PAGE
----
SEOUL, Korea (MindaNews/23 May) — If one views the flag of the Republic of Korea which is called the taegeukgi, one is immediately drawn to the yin and yang design in two colors at the very center of the flag. The red half is supposed to represent “the proactive cosmic forces of the yang” while the blue one represents “the responsive cosmic forces of the yin”. Together, the two forces “embody the concepts of continual movement, balance and harmony that characterize the sphere of infinity”.
Balance and harmony. All communities and societies throughout the world have deep longings for these. Korea – a peninsula that has been a witness to countless wars through centuries – is where the people seek to have balance and harmony in their lives. A war raged in the 1950s between the North and the South; that war continues to divide the country. Sixty years later, most Korean people dream of a reunification that will allow families and relatives to have regular contacts once again.
This dream was beginning to be fulfilled in the last few years when the leaders of the North and the South managed to reach some level of agreement in terms of collaborative efforts. A few families were able to reunite; some investments from the South were beginning to enter the North even as the South brought more relief aid to those in the North suffering from hunger and malnutrition. But these baby steps towards reunification abruptly stopped just in the last few months with the sinking of South Korea’s Navy frigate – the Cheonan – last March 26, 2010, killing 46 sailors.
A Joint Civilian-Military Investigation Group (JIG) – which included 24 foreign experts from the USA, Britain, Australia and Sweden – was set up to investigate the matter. On 20 May, 2010, the Group announced its findings: the culprit was a North Korean submarine which attacked the Cheonan. Yoon Duk-yong, a professor emeritus at the Korea Advanced Institute of Science and Technology, who served as co-head of the Group was quoted in the papers as saying: “The Cheonan was split apart and went down to a shockwave and bubble effect produced by an underwater torpedo explosion. Based on all such relevant facts and classified analysis, we have reached the clear conclusion that the Cheonan sank on March 26, as the result of an external underwater explosion caused by a torpedo made in North Korea.”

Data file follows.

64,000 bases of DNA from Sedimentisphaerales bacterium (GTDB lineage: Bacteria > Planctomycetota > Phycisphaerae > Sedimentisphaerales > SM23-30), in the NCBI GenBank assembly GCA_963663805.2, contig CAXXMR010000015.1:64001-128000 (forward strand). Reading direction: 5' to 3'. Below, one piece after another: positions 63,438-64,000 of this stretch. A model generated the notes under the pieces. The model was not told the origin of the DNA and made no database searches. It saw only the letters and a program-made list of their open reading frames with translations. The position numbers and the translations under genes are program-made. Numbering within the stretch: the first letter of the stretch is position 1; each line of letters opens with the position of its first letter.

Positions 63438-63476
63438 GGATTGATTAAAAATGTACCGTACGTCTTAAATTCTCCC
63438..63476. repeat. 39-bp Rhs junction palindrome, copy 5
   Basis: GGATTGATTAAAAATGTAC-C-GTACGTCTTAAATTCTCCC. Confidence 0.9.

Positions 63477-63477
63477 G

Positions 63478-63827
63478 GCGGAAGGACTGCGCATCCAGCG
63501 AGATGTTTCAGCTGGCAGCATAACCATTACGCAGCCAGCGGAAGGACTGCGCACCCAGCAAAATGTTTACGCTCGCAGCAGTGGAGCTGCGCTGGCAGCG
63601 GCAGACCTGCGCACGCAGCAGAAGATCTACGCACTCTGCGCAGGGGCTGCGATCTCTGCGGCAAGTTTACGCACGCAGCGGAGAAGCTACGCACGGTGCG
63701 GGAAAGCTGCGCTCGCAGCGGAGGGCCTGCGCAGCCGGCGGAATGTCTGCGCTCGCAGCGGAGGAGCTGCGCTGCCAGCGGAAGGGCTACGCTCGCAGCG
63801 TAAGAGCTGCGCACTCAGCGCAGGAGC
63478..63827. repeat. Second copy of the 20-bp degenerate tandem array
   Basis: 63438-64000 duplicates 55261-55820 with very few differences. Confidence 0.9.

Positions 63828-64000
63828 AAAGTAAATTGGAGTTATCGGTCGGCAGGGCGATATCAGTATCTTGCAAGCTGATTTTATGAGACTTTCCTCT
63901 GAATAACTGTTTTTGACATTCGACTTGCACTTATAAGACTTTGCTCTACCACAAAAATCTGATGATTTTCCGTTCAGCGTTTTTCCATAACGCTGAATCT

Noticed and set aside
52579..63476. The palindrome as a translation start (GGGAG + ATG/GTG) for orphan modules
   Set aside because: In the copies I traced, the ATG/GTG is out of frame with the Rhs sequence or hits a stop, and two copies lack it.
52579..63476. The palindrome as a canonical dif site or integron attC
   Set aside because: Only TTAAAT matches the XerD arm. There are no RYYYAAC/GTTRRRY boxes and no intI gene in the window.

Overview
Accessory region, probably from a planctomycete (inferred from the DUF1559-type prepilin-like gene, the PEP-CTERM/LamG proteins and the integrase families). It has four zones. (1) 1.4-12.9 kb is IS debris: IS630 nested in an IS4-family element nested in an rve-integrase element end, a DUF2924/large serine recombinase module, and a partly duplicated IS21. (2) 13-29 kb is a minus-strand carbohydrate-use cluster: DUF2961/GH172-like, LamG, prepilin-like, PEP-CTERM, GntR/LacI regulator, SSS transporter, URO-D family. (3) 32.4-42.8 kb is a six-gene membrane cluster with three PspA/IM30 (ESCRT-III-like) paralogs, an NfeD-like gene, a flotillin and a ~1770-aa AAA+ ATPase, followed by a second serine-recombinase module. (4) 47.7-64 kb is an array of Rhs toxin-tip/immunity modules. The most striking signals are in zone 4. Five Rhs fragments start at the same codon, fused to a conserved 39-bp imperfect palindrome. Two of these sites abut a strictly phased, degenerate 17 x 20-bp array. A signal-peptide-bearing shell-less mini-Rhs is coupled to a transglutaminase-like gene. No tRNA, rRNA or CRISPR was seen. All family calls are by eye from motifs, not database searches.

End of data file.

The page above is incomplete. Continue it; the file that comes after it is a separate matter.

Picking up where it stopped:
Immediately, Pyongyang’s National Defense Commission, headed by the North Korean Leader Kim Jong-il dismissed the allegation as “sheer fabrication”. It also warned that punitive measures over the incident would be met with “touch measures including an all-out war”. The Commission offered to dispatch a delegation of North Korean investigators to Seoul to look into the findings of the JIG to check its veracity. The statement called President Lee Myung-back of the Republic of Korea as a “traitor” and indicated that if would respond with a “merciless strong physical blow” if South Korea makes even a minor act of aggression.
On Friday, 21 May 2010, President Lee Myung-bak convened a meeting of the National Security Council to “discuss stern countermeasures against North Korea” as well as plan how Seoul will take Pyongyang to the U.N. Security Council for “diplomatic and military sanctions.” The NSC is also set to mobilize joint international response. President Barack Obama, Japanese Prime Minister Yukio Hatoyama and Australian Prime Minister Kevin Rudd have expressed full support for South Korea in seeking a joint international response to this crisis. On Monday, 24, May 2010, President Lee plans to speak to the nation calling for the Koreans to unite in view of this crisis.
But even as the crisis situation has reached this level of intense diplomatic engagements, the everyday reality for most of the Seoul residents has not drastically changed. As the weather remains quite pleasant (at mostly 19 degrees Celsius), the people are out to enjoy the sunny weather especially in the areas of Seoul which are near the mountains. Hundreds of people are out hiking especially last Friday which was the celebrated by the Buddhists as the Buddha’s birthday. Thousands of multi-colored lanterns could be seen hanging across trees to signify this happy celebration. In the two Buddhist shrines we visited that day, there were religious rites, concerts and other activities where the people shared food, music, laughter and goodwill to guests.
Elsewhere in the major tourist spots – the National Museum, the Changdeokgung Palace, the Cheonggyecheon Steam (the six-kilometer stream that snakes through the very heart of Seoul), the War Memorial, etc. – thousands of Koreans and tourists enjoyed the sights. The subways, markets and malls were filled with people enjoying the three-day week-end holiday.
A case of ignoring what is a fact of life in Korea, namely, the constant threat of war? A situation of live-and-let-live given Korea’s long history of conflicts? A resignation to a world reality where elsewhere there are worse violent situations from Bangkok to Baghdad?
However, in the rare moments when I shared a meal with Koreans, one can sense their deep concern about the recent developments. And, deep down, one discerns their deep longing for balance and harmony with their brothers and sisters up north.
(MindaViews is the opinion section of MindaNews. Redemptorist Brother Karl Gaspar of Davao City, former head of the Redemptorist Itinerant Mission Team and author of several books, including “To be poor and obscure,” and “Mystic Wanderers in the Land of Perpetual Departures,” writes two columns for MindaNews, one in English [A Sojourner’s Views] and the other in Binisaya [Panaw-Lantaw].)